Annette: I know, I know. And by the way, for those watching – we could talk about this stuff all day long.
Donna: Absolutely! An extended webcast!
Annette: Exactly, exactly. So, let me just break that apart. So, let me start with the employee experience and I’ll come back to culture, although culture is really is sort of the core of it. So, in terms of the employee experience, and it’s funny because I have clients who come to me and say, ‘Hey Annette, we have this problem with our customers, with our customer experience’, and when I first start working with clients I typically do my own assessment because, yeah, like you said focus group of one, you know, so let’s just put that aside.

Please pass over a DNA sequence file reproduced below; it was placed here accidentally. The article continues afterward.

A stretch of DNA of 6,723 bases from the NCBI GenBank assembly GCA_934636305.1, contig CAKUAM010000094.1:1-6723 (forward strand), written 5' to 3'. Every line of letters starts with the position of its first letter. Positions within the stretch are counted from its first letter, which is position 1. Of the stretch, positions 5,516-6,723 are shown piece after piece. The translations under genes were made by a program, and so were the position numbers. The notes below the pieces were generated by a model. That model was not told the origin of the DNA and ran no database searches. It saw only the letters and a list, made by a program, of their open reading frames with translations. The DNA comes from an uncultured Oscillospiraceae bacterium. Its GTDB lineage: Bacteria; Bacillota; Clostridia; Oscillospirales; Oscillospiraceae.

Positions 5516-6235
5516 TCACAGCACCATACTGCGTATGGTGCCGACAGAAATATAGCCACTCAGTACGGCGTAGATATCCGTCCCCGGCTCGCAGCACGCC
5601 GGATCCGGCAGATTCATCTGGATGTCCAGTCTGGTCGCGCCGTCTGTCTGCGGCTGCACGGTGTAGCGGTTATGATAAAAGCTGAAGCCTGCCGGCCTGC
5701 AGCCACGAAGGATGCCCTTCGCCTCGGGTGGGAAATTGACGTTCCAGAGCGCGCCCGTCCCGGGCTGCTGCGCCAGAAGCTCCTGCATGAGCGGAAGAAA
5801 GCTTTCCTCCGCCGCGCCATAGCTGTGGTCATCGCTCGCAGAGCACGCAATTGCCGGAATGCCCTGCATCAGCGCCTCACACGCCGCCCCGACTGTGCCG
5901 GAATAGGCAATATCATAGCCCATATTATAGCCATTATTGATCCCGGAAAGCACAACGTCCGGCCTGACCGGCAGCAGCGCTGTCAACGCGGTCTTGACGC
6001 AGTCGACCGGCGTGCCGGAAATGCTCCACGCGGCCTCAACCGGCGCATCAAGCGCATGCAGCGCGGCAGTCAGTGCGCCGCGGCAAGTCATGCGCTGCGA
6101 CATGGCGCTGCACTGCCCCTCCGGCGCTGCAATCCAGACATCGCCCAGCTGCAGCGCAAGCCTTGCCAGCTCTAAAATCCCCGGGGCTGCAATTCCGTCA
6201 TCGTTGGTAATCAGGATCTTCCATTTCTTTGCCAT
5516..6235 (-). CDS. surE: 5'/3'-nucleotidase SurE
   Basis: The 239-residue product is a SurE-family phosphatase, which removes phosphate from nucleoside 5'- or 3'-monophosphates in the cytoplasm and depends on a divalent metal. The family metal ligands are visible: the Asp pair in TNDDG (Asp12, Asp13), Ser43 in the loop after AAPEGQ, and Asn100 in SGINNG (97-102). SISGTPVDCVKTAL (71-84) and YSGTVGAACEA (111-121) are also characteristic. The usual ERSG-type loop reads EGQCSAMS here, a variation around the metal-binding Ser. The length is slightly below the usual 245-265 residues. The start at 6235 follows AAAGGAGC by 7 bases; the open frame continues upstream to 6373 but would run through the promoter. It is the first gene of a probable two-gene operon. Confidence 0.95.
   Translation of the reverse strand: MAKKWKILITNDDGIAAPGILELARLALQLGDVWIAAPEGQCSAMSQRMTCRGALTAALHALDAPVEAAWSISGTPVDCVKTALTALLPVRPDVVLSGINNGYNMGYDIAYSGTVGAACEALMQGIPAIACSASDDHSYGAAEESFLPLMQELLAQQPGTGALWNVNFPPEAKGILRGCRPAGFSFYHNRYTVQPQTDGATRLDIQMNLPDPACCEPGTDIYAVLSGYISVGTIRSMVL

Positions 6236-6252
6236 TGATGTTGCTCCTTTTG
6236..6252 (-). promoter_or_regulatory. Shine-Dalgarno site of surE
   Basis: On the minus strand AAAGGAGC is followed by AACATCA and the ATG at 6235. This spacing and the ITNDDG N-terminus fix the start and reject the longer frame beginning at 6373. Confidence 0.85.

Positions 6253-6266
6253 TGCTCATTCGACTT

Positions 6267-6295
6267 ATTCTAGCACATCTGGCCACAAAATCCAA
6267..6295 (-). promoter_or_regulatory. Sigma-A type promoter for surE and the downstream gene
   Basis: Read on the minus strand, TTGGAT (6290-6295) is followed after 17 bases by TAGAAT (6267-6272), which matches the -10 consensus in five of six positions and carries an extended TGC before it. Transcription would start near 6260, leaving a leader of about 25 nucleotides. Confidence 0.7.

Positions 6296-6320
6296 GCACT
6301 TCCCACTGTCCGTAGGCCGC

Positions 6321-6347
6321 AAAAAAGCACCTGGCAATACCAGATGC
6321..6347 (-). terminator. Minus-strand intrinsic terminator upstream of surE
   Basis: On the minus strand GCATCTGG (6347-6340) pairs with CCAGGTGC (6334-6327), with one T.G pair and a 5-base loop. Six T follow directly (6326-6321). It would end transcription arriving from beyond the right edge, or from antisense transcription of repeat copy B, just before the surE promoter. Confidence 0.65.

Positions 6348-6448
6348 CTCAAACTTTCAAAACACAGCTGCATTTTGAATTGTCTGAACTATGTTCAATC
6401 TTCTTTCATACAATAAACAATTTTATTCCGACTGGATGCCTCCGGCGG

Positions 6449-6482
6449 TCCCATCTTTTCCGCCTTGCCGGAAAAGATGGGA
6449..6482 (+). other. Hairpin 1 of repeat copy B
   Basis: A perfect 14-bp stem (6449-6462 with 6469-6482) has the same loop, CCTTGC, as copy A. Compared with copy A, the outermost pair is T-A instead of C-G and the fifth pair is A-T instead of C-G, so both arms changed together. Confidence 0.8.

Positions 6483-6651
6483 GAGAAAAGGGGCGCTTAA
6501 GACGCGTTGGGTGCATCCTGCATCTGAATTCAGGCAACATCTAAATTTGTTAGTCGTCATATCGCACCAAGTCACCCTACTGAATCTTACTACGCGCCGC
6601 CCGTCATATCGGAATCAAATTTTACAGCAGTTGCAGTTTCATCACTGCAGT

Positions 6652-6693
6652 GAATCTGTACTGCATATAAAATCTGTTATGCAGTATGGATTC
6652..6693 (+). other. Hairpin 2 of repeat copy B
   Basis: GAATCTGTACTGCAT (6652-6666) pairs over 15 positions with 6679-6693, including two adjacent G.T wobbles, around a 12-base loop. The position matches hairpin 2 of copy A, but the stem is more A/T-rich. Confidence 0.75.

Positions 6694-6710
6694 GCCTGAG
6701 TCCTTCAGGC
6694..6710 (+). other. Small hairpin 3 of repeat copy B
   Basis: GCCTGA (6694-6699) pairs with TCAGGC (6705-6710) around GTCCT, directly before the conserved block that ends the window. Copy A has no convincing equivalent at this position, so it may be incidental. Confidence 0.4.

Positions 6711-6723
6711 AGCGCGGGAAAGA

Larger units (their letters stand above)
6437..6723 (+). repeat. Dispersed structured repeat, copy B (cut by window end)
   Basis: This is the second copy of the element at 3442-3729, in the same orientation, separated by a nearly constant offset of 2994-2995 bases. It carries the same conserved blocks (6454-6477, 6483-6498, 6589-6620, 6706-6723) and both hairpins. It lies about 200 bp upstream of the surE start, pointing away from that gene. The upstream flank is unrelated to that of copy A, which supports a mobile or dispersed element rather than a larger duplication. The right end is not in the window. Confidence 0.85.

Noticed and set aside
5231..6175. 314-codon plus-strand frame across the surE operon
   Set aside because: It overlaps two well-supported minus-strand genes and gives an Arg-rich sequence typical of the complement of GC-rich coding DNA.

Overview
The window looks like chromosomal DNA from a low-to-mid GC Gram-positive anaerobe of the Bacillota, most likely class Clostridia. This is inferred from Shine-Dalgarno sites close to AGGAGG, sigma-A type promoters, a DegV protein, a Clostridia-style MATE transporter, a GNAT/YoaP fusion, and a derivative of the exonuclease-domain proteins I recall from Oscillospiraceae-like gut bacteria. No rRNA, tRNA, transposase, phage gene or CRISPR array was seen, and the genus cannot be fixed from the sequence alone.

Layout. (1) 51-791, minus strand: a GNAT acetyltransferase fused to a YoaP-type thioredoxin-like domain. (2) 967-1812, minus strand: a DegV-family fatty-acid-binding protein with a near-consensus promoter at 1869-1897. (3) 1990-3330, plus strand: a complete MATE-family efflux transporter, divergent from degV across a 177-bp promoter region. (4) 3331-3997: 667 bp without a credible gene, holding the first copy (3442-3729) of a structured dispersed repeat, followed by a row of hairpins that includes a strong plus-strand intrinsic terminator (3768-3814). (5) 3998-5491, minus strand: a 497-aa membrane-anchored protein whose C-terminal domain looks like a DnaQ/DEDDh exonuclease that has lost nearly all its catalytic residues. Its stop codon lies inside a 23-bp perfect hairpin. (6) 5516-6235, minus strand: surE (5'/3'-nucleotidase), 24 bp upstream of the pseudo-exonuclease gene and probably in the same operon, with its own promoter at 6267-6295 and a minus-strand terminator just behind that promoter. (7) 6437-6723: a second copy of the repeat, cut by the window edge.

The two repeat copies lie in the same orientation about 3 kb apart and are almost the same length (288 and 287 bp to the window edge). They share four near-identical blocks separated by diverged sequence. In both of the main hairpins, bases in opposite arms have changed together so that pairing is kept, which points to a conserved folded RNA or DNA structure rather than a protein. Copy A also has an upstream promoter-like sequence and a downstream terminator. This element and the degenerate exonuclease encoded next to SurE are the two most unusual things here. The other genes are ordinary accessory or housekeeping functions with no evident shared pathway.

Annette: So I go and do interviews with the executive team, with employees, and with customers and what I come back with is, oh, by the way, if you fix the problems that you have with your employee experience you would solve probably 90% of what’s going on with the customer experience. And the way that I look at that is, really, in the definition of what employee experience is, right? It is very similar to the definition of customer experience, you know. It’s the sum of all the interactions that an employee has with their employer over the life of the relationship, but it’s also the actions and the capabilities – the enablers, the things that they have to do their job. And so the way that I’ve been talking about it lately is, you know, there’s these soft skills, or soft things that have to happen in the employee experience, but then there’s also these hard things. And both of them are enablers, the soft things – or blockers – so the soft things are the usual, right, like growth and development and feedback and power and leadership and communication and knowing that the leaders care and those kinds of things. And those are so important, but what I hear from employees when I do those interviews, is the hard stuff, the hard stuff that’s really what keeps them from delivering the experience that they want to deliver, and they tell me Hey, Annette, I don’t have the tools, the resources, the processes in place to serve my customers the way that I need to serve my customers, and those are words coming from the employees. So, your employees want to do it, they just don’t have the tools, the resources, and the processes, so that’s the hard stuff, the hard part of the employee experience. And those are the enablers, and the blockers, and those are the things that they need to have in order to deliver the experience that customers deserve.